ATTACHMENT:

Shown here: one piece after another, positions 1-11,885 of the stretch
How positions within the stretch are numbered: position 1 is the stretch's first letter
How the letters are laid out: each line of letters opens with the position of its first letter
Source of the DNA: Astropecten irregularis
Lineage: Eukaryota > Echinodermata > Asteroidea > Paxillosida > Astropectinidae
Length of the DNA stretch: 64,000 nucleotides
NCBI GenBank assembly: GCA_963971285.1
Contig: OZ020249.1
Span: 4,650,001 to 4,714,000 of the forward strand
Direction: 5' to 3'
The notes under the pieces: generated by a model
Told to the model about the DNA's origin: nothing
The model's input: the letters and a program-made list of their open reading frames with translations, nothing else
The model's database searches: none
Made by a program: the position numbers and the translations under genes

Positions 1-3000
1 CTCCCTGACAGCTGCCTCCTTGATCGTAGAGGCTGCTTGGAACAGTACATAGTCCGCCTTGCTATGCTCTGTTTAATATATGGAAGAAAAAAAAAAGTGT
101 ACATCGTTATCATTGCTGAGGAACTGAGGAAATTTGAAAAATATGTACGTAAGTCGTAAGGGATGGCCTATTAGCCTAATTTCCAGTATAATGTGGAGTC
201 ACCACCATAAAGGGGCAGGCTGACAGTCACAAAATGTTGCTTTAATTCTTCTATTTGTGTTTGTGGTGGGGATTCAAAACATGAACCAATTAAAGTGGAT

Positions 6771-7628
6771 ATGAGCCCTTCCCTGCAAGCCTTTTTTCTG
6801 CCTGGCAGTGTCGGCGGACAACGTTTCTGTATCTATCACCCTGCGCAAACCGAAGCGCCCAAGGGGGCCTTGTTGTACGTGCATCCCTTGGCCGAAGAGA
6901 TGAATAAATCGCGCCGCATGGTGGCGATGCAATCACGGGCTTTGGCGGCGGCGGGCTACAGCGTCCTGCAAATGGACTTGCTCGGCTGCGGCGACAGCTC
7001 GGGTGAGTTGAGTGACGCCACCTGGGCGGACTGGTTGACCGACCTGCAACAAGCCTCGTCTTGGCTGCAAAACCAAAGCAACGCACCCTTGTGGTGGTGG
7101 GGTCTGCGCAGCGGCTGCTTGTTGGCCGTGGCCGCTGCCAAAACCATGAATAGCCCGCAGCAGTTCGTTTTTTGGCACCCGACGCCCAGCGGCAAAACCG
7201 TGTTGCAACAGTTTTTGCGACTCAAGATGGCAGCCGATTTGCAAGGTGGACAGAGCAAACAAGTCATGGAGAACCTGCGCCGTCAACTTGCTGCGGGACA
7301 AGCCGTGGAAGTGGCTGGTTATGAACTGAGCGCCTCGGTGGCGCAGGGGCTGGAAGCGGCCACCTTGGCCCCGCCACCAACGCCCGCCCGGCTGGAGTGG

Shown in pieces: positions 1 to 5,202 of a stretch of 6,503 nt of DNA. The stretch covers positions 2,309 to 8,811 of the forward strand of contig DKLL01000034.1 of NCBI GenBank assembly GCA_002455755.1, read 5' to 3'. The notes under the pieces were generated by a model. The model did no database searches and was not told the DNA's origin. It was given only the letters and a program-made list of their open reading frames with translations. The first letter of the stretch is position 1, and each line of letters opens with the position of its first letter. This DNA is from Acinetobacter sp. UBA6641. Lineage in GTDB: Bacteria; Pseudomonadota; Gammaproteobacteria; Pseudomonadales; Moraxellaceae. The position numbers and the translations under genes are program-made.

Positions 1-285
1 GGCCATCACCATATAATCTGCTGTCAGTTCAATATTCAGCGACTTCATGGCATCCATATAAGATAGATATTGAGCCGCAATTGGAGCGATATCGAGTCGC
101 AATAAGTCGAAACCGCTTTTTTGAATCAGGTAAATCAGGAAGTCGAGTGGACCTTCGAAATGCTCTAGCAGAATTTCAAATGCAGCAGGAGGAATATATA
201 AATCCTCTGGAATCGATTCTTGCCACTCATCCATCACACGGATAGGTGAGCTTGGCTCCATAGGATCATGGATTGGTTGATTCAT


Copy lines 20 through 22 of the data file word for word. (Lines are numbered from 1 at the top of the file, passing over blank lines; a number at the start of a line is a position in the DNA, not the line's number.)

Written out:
Positions 6771-7628
6771 ATGAGCCCTTCCCTGCAAGCCTTTTTTCTG
6801 CCTGGCAGTGTCGGCGGACAACGTTTCTGTATCTATCACCCTGCGCAAACCGAAGCGCCCAAGGGGGCCTTGTTGTACGTGCATCCCTTGGCCGAAGAGA